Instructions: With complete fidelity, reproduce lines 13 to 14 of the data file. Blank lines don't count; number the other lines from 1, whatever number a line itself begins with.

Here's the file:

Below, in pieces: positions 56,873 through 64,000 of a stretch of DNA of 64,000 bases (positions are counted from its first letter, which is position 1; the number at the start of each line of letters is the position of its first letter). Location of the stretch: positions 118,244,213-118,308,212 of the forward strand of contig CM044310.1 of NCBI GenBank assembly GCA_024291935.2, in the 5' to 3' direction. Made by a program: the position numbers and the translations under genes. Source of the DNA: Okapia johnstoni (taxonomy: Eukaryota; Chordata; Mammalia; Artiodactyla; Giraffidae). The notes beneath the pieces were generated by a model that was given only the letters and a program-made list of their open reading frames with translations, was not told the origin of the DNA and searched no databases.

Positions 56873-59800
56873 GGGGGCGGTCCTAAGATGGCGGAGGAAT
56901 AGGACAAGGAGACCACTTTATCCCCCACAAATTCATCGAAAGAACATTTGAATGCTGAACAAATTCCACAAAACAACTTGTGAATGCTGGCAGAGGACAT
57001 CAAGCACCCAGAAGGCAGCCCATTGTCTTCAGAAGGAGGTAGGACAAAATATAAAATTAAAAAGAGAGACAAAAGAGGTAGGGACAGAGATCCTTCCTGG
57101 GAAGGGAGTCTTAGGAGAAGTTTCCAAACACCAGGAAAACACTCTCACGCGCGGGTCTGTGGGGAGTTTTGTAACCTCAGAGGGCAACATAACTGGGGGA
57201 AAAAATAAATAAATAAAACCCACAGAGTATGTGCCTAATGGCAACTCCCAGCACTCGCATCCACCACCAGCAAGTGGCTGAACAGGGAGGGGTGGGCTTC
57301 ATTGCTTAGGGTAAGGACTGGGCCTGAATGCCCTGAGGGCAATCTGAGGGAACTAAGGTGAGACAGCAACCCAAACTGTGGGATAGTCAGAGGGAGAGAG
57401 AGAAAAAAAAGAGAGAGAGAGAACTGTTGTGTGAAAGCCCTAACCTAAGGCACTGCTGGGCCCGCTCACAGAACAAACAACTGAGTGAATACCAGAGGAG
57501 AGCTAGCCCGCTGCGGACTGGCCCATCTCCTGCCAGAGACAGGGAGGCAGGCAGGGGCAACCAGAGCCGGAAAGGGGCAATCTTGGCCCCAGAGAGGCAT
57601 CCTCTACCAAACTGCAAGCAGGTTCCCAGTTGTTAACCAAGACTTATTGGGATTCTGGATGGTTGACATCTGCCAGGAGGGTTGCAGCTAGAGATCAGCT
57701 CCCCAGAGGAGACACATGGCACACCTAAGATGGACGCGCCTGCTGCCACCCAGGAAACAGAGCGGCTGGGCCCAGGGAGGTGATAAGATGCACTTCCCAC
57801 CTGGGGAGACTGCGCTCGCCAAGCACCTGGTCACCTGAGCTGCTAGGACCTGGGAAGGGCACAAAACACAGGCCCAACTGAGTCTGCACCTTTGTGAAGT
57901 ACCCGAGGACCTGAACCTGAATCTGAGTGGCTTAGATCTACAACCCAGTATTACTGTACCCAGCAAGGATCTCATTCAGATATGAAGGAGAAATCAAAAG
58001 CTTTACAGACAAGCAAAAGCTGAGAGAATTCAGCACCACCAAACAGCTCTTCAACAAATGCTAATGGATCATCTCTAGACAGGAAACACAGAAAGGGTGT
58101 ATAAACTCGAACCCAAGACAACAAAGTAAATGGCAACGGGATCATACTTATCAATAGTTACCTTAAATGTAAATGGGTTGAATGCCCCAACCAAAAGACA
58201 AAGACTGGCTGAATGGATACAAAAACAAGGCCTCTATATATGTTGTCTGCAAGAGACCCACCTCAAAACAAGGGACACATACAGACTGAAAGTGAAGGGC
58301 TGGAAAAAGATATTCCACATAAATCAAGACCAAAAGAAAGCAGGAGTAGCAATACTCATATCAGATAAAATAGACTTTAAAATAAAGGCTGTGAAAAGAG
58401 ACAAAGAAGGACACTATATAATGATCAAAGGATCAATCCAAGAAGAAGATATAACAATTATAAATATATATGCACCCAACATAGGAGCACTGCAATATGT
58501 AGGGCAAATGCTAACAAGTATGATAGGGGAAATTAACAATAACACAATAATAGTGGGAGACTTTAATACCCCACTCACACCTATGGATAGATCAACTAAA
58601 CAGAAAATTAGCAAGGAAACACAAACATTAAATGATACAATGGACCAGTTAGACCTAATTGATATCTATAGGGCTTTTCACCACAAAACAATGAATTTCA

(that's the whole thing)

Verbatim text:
57801 CTGGGGAGACTGCGCTCGCCAAGCACCTGGTCACCTGAGCTGCTAGGACCTGGGAAGGGCACAAAACACAGGCCCAACTGAGTCTGCACCTTTGTGAAGT
57901 ACCCGAGGACCTGAACCTGAATCTGAGTGGCTTAGATCTACAACCCAGTATTACTGTACCCAGCAAGGATCTCATTCAGATATGAAGGAGAAATCAAAAG